Soot & Acid Control in Diesel Lubricating Systems 2004-01-3014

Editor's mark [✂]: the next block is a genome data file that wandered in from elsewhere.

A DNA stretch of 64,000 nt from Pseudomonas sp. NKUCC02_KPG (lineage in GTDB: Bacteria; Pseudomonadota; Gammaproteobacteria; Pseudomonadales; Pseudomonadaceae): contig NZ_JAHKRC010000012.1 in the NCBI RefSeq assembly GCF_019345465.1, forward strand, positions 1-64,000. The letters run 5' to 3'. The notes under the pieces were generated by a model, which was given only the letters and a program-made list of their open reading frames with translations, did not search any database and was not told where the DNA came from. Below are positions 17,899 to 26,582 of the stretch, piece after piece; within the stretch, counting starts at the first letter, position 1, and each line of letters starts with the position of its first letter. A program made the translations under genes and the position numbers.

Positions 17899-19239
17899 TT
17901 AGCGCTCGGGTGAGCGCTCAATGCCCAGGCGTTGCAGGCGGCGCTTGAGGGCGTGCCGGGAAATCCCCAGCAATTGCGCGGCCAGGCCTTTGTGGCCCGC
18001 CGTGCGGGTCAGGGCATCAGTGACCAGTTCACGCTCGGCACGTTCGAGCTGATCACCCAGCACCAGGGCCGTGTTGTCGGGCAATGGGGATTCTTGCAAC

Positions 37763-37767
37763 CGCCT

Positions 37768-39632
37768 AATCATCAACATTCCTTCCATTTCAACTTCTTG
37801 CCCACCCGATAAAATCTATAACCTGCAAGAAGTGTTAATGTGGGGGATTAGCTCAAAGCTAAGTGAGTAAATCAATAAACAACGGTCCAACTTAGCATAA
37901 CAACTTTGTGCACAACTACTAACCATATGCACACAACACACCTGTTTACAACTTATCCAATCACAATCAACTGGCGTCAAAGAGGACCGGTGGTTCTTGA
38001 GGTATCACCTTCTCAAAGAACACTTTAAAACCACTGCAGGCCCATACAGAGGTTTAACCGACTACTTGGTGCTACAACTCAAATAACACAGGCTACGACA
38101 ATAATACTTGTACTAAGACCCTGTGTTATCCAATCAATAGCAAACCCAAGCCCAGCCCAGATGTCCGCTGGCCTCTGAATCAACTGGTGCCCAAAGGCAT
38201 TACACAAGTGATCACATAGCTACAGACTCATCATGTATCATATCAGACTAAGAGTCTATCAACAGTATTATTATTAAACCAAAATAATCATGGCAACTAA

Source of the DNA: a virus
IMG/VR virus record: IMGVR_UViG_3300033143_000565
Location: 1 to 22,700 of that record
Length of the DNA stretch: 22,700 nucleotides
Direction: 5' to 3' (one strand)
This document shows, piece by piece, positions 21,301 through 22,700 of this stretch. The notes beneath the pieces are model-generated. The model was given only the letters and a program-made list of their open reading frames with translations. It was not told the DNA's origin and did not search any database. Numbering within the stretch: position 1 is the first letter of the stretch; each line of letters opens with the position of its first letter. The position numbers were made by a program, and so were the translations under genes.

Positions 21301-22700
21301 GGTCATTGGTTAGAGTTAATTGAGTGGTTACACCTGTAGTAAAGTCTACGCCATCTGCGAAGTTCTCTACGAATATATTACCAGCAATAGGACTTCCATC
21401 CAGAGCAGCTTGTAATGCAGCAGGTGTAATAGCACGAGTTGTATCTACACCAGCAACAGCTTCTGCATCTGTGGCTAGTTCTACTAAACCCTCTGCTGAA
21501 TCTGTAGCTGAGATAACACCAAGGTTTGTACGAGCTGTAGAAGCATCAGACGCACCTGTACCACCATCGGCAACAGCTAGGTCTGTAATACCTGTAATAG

Soot and combustion by-products are acidic and create serious challenges for the buffers in engine lubricating oil additive packages. Diesel engines, utilized in a wide variety of operating modes, have shown that the Neutralization Number (NN) of the engine oil can decrease below the Total Base Number (TBN) threshold of 2.00 mg/g HCL (0.1N), which is one indicator commonly used to signal an oil change prompt. Current model engines may utilize retarded injection timing, and Exhaust Gas Re-circulation (EGR), to reduce oxides of nitrogen emissions. This configuration generates higher soot levels than an engine electronically managed for peak performance output. Soot is also abrasive, causing increased cylinder and ring wear, and can increase oil viscosity as the concentration increases. Therefore, to optimize the performance of the engine lube system, it is desirable to enhance the function of the oil additive package and remove soot as a contaminant, either of which can extend oil drain intervals and improve operational uptime.